> > mean a thing.' You've got to have soul, dynamics, ups
> and downs. That's
> > what the greatest jazz musicians do naturally,
> instinctively. ... What
> > we need today is the support of those of us who really
> love jazz. Get
> > out and support the musicians."
> > 
> > David Loeb, director of jazz studies at UNLV: "This is
> a jazz town, or
> > at least it was. I believe it still is. There is
> certainly an
> > undercurrent, an optimism for continuing the art form.
> That's what we're
> > trying to do at the university -- we're trying to
> perpetuate the art
> > form of jazz and also to prepare students to go out
> and make a living.
> > Jazz is our cultural art form, and we need to preserve
> it."
> > 
> > John Nasshan, drummer and host of a jazz program on
> KUNV 91.5-FM: "Jazz
> > is the only true American art form and we don't treat
> it well. Once you
> > get involved in jazz at any level, you don't lose the
> love for it. We
> > need to support the art form, but we're not doing it.
> "
> > 
> > Frank Leone, president of the Las Vegas Jazz Society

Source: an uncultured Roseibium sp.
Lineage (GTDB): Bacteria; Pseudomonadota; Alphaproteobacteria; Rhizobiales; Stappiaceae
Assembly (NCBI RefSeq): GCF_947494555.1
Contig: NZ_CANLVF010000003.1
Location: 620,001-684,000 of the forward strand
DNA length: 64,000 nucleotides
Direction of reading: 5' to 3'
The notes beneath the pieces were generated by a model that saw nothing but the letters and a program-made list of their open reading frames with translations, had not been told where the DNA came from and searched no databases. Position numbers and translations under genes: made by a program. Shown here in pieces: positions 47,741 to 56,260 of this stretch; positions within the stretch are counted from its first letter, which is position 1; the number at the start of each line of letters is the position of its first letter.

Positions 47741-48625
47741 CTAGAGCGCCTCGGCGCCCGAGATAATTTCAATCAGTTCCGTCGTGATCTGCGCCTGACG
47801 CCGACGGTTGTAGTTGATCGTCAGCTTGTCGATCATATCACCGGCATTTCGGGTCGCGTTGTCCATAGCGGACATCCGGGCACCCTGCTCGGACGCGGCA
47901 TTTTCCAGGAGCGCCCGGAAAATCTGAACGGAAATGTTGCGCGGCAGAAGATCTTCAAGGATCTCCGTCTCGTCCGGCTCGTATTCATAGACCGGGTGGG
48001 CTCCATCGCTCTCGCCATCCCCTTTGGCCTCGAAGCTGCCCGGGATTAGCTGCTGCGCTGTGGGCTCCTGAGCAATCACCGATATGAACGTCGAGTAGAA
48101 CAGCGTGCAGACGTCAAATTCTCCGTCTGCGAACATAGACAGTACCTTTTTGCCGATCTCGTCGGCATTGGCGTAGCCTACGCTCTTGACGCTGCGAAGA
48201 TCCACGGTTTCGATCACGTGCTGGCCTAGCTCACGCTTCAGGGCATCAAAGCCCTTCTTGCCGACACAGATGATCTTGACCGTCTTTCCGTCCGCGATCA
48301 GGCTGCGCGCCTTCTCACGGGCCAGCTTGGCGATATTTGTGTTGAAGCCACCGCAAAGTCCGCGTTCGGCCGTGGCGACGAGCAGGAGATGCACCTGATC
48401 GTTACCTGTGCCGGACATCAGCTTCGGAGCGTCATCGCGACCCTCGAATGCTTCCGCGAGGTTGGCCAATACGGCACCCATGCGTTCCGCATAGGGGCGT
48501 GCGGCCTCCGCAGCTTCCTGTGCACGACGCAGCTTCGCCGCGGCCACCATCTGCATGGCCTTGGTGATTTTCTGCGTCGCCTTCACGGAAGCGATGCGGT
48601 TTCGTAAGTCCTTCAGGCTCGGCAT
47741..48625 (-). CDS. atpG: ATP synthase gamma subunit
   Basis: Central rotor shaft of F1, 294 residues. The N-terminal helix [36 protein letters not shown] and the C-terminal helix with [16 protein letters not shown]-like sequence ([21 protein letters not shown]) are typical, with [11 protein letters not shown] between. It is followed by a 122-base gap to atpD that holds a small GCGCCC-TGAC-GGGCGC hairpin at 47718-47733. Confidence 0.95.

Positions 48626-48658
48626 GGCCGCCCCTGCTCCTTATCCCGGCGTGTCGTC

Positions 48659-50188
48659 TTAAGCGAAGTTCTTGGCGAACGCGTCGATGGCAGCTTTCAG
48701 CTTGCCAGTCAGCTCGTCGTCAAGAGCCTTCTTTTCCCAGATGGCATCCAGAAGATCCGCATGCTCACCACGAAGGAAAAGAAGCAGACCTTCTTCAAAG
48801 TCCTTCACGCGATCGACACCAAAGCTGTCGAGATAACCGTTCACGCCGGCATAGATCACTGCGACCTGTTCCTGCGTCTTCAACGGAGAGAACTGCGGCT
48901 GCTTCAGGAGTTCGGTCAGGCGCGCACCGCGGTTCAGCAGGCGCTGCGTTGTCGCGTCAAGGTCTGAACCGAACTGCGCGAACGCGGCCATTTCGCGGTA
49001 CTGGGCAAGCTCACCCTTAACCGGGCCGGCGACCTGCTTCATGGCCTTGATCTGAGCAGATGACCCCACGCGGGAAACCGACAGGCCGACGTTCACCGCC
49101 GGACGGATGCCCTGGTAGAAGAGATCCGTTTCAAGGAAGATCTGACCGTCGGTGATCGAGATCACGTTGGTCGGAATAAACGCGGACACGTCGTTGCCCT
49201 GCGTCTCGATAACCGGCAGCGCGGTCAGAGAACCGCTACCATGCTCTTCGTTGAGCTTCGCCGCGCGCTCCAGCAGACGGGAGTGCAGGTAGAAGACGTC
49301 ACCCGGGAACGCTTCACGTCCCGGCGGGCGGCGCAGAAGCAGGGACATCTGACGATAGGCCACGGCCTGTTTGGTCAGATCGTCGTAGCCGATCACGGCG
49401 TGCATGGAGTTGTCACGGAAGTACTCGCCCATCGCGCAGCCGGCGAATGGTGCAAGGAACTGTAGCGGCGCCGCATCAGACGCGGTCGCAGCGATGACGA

> and Musicians Union
> > Local 369: "We grew up with songs that easily became
> accessible to jazz,
> > but not today. It's all hip-hop, and Clear Channel
> owns every radio
> > station in America and it's not going to give you a
> choice. Today kids
> > aren't being exposed to jazz till they get to junior
> high school, and
> > all of a sudden have a music appreciation class in
> jazz and classical.
> > It's too late -- way too late. We have to get them
> early."
> > 
> > Dana Crawford, smooth jazz deejay with KOAS 105.7-FM:
> "If we don't build
> > a bridge between what jazz was and what jazz needs to
> become it's going
> > to die here. We need to find a way for the art form to
> evolve and become
> > something people in their 20s and 30s will want to
> come out and see. If
> > we don't educate the young about what was and also
> expose them to what
> > is, jazz is going to die. It has nowhere to go."
> > 
> > --Dr. Jazz
> > Dr. Jazz Operations
> > 24270 Eastwood
> > Oak Park, MI  48237
> > (248) 542-7888
> > http://www.drjazz.com
> > SKYPE:  drjazz99
> > 
> > --
> > 
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> > 
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> 
> --
>